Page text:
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# Playing with Transformations

By Lucas Maciel, UFMG Brazil

Timelimit: 1

Luiz is a very strange boy from Syldavia. He really loves play with sequences of integer numbers. Tired of playing with the same sequence (from 1 to N), Luiz proposed some transformations.:

• EVEN(S) and ODD(S) are two transformations that filter even or odd positions of any sequence S, returning a new sequence
• REC(S) = REC(EVEN(S)) + REC(ODD(S)). This recursive transformation concatenate two sequences according with the operator ( + ), filtering both with the previous transformations.

As the sequences could be so large, Luiz only want know the sum of some interval [A, B] modulo 109+7.

Observations

REC(S) = S for |S| = 1, ie. if some sequence has only one element, REC of its sequence is itself.

## Input

The input consists of many test cases. Each test case has three integers N, A and B that represent the size of the original sequence (from 1 to N), and the interval [A, B] of the REC transformation in the original sequence that want to know the sum. (1 ≤ ABN ≤ 1018).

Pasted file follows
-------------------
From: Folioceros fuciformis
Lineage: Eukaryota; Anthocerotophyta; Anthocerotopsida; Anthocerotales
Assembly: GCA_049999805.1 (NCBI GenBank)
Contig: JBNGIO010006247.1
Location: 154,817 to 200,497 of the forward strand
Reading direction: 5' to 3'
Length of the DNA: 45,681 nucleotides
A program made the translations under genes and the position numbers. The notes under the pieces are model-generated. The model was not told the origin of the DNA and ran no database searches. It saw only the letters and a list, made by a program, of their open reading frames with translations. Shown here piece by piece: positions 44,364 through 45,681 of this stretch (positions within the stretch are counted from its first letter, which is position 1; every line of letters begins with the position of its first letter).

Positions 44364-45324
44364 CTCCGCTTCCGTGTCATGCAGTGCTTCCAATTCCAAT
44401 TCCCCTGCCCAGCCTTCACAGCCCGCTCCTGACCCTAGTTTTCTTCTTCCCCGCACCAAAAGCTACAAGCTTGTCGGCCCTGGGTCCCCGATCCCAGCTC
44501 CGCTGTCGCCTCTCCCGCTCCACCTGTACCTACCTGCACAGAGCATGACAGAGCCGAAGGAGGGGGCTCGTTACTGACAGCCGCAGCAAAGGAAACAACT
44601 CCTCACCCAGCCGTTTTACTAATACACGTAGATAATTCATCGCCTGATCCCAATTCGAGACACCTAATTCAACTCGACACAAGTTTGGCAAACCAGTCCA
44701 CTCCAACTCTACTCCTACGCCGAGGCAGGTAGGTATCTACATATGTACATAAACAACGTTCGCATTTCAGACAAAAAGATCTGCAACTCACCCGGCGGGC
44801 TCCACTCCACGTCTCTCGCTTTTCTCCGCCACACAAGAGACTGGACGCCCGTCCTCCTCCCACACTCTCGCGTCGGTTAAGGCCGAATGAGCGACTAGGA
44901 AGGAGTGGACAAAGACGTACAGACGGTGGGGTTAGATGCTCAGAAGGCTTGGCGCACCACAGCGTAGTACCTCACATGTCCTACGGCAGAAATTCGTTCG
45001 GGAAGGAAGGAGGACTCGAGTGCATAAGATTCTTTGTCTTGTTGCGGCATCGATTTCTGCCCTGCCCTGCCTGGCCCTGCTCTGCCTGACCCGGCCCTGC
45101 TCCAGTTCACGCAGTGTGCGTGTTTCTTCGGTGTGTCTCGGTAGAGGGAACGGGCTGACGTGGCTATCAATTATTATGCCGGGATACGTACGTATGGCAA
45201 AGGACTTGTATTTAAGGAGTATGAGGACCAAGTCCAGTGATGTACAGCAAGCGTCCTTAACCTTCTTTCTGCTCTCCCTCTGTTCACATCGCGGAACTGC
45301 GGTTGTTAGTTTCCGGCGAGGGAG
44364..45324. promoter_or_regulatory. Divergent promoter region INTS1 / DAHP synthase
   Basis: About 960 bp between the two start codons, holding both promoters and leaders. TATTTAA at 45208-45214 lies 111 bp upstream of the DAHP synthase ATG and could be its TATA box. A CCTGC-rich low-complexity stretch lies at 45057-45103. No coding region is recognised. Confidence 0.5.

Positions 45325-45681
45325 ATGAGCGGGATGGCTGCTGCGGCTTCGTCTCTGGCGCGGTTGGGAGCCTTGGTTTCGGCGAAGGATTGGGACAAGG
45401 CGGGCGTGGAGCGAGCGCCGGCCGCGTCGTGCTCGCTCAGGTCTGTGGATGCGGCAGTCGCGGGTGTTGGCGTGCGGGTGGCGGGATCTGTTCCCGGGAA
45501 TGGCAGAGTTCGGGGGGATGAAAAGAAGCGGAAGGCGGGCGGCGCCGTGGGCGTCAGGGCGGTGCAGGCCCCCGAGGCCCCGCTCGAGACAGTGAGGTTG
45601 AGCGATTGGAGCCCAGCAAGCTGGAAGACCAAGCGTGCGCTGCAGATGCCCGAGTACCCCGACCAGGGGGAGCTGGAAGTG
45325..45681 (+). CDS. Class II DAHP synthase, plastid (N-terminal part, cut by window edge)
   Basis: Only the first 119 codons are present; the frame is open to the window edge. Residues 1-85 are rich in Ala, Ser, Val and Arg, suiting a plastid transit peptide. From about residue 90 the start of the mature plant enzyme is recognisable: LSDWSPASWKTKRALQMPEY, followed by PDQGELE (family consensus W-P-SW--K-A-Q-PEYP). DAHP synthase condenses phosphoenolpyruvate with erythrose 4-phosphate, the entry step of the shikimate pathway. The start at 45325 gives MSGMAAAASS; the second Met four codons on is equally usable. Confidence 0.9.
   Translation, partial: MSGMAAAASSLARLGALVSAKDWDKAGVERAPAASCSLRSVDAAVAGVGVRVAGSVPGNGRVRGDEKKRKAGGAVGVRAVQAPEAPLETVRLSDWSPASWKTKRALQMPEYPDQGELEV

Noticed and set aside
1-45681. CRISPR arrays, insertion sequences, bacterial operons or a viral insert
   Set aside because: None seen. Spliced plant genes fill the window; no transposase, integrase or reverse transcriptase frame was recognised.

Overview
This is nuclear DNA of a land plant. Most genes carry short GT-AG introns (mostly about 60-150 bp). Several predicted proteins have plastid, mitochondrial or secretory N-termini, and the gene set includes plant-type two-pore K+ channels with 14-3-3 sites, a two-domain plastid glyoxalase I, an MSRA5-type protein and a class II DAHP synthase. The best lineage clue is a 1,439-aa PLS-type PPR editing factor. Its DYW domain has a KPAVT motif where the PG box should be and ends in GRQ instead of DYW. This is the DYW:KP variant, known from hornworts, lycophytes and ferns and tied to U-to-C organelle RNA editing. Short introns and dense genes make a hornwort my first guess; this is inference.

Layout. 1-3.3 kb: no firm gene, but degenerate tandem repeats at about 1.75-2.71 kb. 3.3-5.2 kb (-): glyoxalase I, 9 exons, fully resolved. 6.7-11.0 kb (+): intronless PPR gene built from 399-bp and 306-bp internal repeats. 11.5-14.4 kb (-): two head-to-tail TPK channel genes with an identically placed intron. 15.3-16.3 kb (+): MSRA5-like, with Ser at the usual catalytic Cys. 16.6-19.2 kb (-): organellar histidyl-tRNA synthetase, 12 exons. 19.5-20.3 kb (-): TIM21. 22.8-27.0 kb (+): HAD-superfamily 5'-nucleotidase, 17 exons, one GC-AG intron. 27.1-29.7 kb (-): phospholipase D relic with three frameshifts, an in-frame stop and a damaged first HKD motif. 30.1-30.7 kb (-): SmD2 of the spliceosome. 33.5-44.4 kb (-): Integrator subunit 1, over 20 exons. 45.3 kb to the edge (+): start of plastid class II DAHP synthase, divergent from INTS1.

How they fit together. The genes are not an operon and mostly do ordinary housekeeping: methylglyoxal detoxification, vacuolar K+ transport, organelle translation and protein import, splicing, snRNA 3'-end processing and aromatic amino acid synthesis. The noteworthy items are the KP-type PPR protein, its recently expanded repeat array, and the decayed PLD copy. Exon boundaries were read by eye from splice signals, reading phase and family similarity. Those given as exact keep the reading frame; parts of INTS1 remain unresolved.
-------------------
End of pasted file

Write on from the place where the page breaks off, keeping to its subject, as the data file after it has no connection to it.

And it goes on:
## Output

For each test case, output the sum modulo 109+7.

 Input Sample Output Sample 5 2 4 1000000000 1 1000000000 10 21

In the first case, initially Luiz has a sequence S = {1, 2, 3, 4, 5}. Let S1 = EVEN(S) = {2, 4} e S2 = ODD(S) = {1, 3, 5}, then REC(S) = REC(S1) + REC(S2). Calculating REC(S1) we need first calculate EVEN(S1) = {4} and ODD(S1) = {2}. As REC({4}) = {4} and REC({2}) = {2}, so REC(S1) = {4, 2}. Now, let us calculate REC(S2). To do that, let S21 = EVEN(S2) = {3} and S22 = ODD(S2) = {1, 5}, then REC(S21) = {3} and as you probably noticed, REC(S22) = {5, 1}. So, REC(S2) = {3, 5, 1}. Therefore, REC(S) = REC(S1) + REC(S2) = {4, 2} + {3, 5, 1} = {4, 2, 3, 5, 1}. And because we want know the sum from second to fourth elements ([2, 4]), then we do 2 + 3 + 5 = 10.